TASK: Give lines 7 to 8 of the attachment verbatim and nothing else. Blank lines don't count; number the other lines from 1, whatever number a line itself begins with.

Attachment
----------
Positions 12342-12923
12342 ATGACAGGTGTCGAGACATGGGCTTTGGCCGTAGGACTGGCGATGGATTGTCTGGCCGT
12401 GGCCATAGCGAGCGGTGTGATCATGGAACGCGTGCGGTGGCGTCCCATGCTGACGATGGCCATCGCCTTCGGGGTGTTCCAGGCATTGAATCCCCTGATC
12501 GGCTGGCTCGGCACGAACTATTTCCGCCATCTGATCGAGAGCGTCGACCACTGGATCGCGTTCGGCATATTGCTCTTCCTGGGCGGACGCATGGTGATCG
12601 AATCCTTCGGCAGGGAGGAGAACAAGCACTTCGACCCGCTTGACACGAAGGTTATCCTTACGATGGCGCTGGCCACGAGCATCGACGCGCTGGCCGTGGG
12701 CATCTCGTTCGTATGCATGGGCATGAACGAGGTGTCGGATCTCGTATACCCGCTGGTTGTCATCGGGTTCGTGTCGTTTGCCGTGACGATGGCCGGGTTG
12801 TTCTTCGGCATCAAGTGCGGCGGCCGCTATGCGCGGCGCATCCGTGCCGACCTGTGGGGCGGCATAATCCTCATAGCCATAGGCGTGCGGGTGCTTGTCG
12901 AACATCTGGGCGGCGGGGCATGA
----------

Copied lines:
12801 TTCTTCGGCATCAAGTGCGGCGGCCGCTATGCGCGGCGCATCCGTGCCGACCTGTGGGGCGGCATAATCCTCATAGCCATAGGCGTGCGGGTGCTTGTCG
12901 AACATCTGGGCGGCGGGGCATGA